Goodbye winter, hello summer
Ryan Summerlin May 18, 2013
Saturday was the last day of skiing for me this season as I forced myself to get as many bump runs in at A-Basin as I could. Thanks to encouragement from my skiing partner, Chris Rain, we fought through the hot spring day and partiers at the beach to squeeze in a few laps on Pallavicini as well as some steeps in the Montezuma Bowl.
For the first time in my life I am looking forward to the end of the winter season. I had no idea how long and cold the winters are in Grand County, though I did have some epic days at the Jane this season.
Now it is time to hang up the skis and bust out the fishing and golfing gear, which I did this weekend by hitting the Colorado River below Byers Canyon and getting two rounds in at Granby Ranch.
On the fishing front, I have been having a lot of luck fishing flashy nymph patterns and pulled a 20 inch Rainbow and a 18 inch Brown out on a black flashback nymph pattern.
I am waiting for the elusive caddis and stone fly hatches to hit the river, which should be starting up any day now, according to Jon Ewert, an aquatic biologist for the Colorado Department of Wildlife who oversees Grand and Summit Counties.
Ewert reports that the river flows are doing well for this time of year due to a good amount of low elevation snowpack, and the flows should continue to look good as more snow continues to melt in the high country.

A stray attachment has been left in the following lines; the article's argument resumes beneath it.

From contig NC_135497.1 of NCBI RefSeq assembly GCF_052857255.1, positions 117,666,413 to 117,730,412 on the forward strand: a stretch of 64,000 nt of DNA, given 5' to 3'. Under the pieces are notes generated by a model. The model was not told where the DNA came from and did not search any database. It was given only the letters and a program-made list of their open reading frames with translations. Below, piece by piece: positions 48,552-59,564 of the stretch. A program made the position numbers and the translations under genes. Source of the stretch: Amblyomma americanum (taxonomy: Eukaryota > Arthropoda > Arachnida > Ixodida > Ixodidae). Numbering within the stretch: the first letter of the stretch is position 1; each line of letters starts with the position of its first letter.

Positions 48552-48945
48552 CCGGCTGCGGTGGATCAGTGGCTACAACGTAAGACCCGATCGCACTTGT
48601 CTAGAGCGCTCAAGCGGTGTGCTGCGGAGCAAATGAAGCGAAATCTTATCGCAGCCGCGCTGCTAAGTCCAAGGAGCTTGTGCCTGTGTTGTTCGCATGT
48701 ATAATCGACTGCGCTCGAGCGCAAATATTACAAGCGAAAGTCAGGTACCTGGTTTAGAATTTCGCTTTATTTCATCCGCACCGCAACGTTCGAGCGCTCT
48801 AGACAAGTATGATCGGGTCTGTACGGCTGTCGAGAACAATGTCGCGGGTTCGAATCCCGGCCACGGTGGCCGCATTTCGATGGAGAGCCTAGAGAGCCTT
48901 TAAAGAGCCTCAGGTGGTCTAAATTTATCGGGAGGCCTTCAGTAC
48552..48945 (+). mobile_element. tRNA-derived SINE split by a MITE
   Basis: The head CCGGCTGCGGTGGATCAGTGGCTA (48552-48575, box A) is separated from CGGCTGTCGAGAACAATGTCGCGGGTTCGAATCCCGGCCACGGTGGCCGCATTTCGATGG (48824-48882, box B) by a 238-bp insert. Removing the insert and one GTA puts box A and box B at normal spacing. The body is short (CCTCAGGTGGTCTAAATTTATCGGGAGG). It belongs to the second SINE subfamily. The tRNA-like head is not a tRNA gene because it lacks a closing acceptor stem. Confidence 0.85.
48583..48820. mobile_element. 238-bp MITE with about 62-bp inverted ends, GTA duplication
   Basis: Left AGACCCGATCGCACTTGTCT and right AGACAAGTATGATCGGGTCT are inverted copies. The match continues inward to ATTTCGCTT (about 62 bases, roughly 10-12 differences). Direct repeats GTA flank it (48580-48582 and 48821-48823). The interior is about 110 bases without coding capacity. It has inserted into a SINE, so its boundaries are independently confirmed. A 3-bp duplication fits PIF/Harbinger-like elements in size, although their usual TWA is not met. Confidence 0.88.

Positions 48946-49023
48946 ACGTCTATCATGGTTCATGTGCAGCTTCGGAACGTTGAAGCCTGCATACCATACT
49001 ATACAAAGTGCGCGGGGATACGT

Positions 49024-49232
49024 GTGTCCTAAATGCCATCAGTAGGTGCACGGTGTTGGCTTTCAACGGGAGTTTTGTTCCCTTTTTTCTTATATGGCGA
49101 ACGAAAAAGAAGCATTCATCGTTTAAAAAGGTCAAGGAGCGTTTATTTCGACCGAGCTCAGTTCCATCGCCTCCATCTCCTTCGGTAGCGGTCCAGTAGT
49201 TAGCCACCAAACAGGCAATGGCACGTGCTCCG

The Rainbow spawn is currently going on, according to Ewert, so there should be concentrations of fish in certain areas on the rivers. I attempted to get the aquatic biologist to reveal where a few of these honey holes are but he declined to comment.
Another fact that Ewert shared with me was that Rainbow populations are increasing on the Colorado below Byers Canyon thanks to the introduction of trout that are resistant to whirling disease, so fishing for Rainbows on the Raddy should be improving this season.
Ewert also conveyed his high hopes for these fish as he has seen them growing rapidly at about 6 to 7 inches a year, which a very good growth rate, he said.
I haven’t had any luck on dry flies yet this year and I haven’t seen many fish rising yet. I am sure that will pick up as the season continues.
Ewert has an online discussion board where you can ask him questions or comment on how your luck has been on local waters. Check it out by searching Ewert at coloradofisherman.com.
Lake fishing has been hot in the Three Lake system due to recent melting of the ice, according to Bernie Keefe, owner of Fishing with Bernie, a fishing guide service based out of Lake Granby.
Keefe reports having good luck with jigs and buggers as well as crayfish patterns.
He reports the temperature of the lake is staying the same at all depths, making finding a good spot to fish a little easier. He reports that if you find where the wind is blowing into rocks to drop your lure there and test the depth until you find the fish.
The golfing was good and I played well for the first rounds of the year, something I had no trouble rubbing in my golfing buddy’s faces as they struggled to match my drives.
The greens at Granby Ranch were a little slow after the maintenance crews sanded them, though they weren’t completely destroyed by wildlife, which allowed me to work on my short game. The rest of the course was in excellent condition for this time of year and for only having to pay $35 for a round.
My favorite course in Grand County, Pole Creek, is set to open this weekend with $35 rounds as well. You will probably see me out there on the links shanking balls into the woods. I never really minded looking for my ball at Pole Creek though due to the awesome setting of the course.
Reid Tulley can be reached at 970-887-3334